Tillman's Legacy Lives On


Waiting for the 2007 Machine Solutions Run, a benefit for the Children Health Center at Flagstaff Medical Center, to begin Saturday morning at Fort Tuthill, I couldn't help but notice many of the runners were wearing T-shirts from the three Pat's Runs.

But that shouldn't have surprised me, I was wearing mine from the inaugural run in 2005 and my son Ryan had his from last spring.

I even saw a T-shirt inscribed "Live it like Pat."

Pat's Run is held each spring on the campus of Arizona State University in Tempe and in Northern California as a way to celebrate Pat Tillman's passionate legacy as a football player, student and U.S. Army Ranger.

For most, Pat's Run T-shirts serve as reminders to exercise, do something positive for oneself and to honor Pat's memory.

Because Pat wore the No. 42 while playing for the Sun Devils, Pat's Run is 4.2 miles in length and the finish line at ASU is located at the 42-yard-line on Frank Kush field.

The inaugural Pat's Run drew almost 6,000 entrants; 2006 attracted more than 10,000 runners.

In the headlines

As inspirational as the life story of Pat Tillman is, the former Army Ranger -- who was killed in action April 22, 2004 in Afghanistan -- has been in the headlines recently for all the wrong reasons.

Most stories center on how Tillman died by friendly fire and the Army's apparent attempts to conceal the truth about his death.

As repulsive and revolting as the stories about the nine Army officers who provided false information on how Pat died are, they in no way detract from the heroism and valor he showed in the face of the enemy.

His support of his fellow Rangers and concern for their welfare in an enemy kill zone has never been debated.

In enlisting in the Army, Pat did what few are willing to do: give up a lucrative professional sports career because he thought it was the right thing to do.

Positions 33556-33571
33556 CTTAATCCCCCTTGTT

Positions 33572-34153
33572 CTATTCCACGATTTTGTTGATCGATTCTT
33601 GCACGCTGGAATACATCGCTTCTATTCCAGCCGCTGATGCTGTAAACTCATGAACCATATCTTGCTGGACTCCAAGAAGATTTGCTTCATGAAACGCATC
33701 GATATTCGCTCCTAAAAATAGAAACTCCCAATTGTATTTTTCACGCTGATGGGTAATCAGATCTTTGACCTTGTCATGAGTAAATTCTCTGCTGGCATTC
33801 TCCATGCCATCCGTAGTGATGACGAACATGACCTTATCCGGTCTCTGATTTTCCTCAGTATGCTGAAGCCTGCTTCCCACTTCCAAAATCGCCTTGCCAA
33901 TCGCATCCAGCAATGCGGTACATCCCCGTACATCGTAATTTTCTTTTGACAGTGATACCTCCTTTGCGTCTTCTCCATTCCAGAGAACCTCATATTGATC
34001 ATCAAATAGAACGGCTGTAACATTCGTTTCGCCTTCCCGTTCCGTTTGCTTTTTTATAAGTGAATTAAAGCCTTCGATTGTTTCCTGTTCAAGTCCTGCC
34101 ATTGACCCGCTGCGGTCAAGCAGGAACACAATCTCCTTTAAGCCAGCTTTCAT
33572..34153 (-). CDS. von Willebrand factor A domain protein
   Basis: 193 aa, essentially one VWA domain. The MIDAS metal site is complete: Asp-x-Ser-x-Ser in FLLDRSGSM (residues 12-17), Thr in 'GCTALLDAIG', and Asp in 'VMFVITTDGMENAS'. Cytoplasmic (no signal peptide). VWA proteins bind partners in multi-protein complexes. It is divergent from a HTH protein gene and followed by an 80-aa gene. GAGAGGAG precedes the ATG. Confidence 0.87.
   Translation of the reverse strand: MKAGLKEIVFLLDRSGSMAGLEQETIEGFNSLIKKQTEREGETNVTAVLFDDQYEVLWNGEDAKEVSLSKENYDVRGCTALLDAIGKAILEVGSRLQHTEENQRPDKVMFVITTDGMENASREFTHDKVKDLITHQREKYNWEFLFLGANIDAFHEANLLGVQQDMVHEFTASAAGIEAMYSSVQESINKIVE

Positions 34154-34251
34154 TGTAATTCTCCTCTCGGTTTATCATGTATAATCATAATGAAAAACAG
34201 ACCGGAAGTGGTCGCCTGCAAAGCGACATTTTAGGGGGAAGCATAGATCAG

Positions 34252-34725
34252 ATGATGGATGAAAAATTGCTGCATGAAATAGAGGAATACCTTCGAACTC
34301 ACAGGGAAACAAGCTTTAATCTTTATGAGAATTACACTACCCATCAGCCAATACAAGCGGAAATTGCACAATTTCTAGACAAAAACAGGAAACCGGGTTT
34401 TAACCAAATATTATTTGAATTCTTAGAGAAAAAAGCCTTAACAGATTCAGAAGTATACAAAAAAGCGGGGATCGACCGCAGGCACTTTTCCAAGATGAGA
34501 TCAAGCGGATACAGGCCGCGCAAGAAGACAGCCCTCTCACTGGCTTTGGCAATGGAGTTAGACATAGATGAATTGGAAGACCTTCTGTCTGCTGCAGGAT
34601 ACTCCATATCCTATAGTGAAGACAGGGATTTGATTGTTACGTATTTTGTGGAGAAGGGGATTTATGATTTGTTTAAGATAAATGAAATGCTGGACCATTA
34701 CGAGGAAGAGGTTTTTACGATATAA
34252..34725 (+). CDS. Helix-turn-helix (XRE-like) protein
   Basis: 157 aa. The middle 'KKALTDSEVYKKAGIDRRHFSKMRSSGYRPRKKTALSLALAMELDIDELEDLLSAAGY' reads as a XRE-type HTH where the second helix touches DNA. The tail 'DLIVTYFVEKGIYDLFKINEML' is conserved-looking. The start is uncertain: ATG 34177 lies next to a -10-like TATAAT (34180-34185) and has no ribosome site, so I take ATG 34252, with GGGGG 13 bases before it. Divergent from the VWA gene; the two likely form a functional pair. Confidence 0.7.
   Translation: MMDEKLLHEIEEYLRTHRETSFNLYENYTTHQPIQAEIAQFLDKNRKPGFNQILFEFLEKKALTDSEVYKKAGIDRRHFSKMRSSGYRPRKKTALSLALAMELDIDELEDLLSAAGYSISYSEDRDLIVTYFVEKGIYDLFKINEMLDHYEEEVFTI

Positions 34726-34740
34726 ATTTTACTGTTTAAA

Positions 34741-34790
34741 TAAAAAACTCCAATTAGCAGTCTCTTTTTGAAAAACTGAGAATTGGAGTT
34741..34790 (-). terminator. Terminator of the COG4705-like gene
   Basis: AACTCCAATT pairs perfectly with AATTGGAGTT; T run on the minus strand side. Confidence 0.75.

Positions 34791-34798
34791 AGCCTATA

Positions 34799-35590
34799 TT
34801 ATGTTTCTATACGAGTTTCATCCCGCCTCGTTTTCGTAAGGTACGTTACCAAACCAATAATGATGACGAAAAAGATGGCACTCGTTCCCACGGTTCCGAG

At a memorial service held in Sun Devil stadium held after Pat's death, former Arizona Cardinals coach Dave McGinnis asked those in attendance to "picture your most treasured Pat Tillman moment on the football field."

McGinnis then gave one of the most stirring eulogies I've heard saying, "Now I ask you, don't look anymore with your eyes, look with your heart.

"That lump you feel in your throat right now? That's Pat. "Those tears in your eyes right now? That's Pat.

"That sense of pride you feel welling up in your chest and wanting to burst out of every pore in you body? That's Pat. That's the gift he gave to us."

Unfortunately, there are some poor souls who believe we've heard enough of Pat Tillman. Because of their own cynicism, they'd rather we forget the gift he gave to all of us.

In listening to the arguments of those skeptics, I am reminded of a speech Theodore Roosevelt gave in 1910. He called it "Man in the Arena."

In it, he wrote that the place of a doer of deeds "shall never be with those cold and timid souls who knew neither victory nor defeat."

I feel sorry for the soothsayers who say enough of the Pat Tillman story; they know nothing of the Pat Tillmans of the world -- those who follow their heart wherever it leads them.

From what we know of Pat, he shied away the limelight and probably would want that to continue. But his life should be celebrated and his story told.

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